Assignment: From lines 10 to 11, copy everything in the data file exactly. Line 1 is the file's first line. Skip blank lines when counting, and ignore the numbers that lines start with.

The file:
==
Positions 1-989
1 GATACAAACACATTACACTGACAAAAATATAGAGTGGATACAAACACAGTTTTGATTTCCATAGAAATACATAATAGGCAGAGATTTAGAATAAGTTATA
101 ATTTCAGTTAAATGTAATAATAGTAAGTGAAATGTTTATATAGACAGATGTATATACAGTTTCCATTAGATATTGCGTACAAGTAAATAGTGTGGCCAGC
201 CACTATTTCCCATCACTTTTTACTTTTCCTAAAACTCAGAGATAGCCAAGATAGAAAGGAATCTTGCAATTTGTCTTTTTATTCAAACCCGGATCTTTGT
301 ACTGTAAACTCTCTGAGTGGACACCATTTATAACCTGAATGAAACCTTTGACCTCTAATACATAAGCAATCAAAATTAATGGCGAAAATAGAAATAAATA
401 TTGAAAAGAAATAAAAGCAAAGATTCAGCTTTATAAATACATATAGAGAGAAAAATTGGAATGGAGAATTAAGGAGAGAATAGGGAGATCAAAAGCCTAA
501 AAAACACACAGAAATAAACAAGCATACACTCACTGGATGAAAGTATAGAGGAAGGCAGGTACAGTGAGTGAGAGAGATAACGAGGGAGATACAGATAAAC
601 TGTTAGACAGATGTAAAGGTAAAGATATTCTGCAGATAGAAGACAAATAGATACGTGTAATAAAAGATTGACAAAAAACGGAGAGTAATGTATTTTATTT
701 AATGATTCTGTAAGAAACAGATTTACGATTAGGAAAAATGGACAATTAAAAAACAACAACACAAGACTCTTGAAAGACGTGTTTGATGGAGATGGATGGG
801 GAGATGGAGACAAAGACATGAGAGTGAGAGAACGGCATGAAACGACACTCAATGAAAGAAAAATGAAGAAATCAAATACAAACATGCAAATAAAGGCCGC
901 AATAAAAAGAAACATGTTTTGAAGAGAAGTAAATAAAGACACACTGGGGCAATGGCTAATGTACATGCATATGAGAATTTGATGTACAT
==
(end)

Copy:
801 GAGATGGAGACAAAGACATGAGAGTGAGAGAACGGCATGAAACGACACTCAATGAAAGAAAAATGAAGAAATCAAATACAAACATGCAAATAAAGGCCGC
901 AATAAAAAGAAACATGTTTTGAAGAGAAGTAAATAAAGACACACTGGGGCAATGGCTAATGTACATGCATATGAGAATTTGATGTACAT